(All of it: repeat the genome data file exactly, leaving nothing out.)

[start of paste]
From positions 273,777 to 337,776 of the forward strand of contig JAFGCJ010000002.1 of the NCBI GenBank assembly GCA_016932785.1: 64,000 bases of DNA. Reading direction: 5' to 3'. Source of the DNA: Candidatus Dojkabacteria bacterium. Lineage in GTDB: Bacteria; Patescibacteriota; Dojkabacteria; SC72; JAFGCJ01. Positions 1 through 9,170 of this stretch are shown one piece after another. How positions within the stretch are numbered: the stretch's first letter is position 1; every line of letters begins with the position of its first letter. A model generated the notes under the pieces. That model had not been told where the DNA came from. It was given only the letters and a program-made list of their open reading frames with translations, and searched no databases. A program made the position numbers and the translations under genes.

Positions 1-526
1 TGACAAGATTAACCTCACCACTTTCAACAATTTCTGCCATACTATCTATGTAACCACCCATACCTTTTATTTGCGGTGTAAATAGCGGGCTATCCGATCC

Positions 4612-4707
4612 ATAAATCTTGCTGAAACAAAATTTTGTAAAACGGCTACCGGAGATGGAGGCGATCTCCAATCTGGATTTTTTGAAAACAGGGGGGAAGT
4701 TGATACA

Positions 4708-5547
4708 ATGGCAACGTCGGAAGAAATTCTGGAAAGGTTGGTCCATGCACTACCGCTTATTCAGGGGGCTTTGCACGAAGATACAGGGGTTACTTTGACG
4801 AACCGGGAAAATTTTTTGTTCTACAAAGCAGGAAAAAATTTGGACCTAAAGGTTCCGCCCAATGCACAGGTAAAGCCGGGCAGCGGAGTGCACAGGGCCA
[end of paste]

From positions 273,777 to 337,776 of the forward strand of contig JAFGCJ010000002.1 of the NCBI GenBank assembly GCA_016932785.1: 64,000 bases of DNA. Reading direction: 5' to 3'. Source of the DNA: Candidatus Dojkabacteria bacterium. Lineage in GTDB: Bacteria; Patescibacteriota; Dojkabacteria; SC72; JAFGCJ01. Positions 1 through 9,170 of this stretch are shown one piece after another. How positions within the stretch are numbered: the stretch's first letter is position 1; every line of letters begins with the position of its first letter. A model generated the notes under the pieces. That model had not been told where the DNA came from. It was given only the letters and a program-made list of their open reading frames with translations, and searched no databases. A program made the position numbers and the translations under genes.

Positions 1-526
1 TGACAAGATTAACCTCACCACTTTCAACAATTTCTGCCATACTATCTATGTAACCACCCATACCTTTTATTTGCGGTGTAAATAGCGGGCTATCCGATCC

Positions 4612-4707
4612 ATAAATCTTGCTGAAACAAAATTTTGTAAAACGGCTACCGGAGATGGAGGCGATCTCCAATCTGGATTTTTTGAAAACAGGGGGGAAGT
4701 TGATACA

Positions 4708-5547
4708 ATGGCAACGTCGGAAGAAATTCTGGAAAGGTTGGTCCATGCACTACCGCTTATTCAGGGGGCTTTGCACGAAGATACAGGGGTTACTTTGACG
4801 AACCGGGAAAATTTTTTGTTCTACAAAGCAGGAAAAAATTTGGACCTAAAGGTTCCGCCCAATGCACAGGTAAAGCCGGGCAGCGGAGTGCACAGGGCCA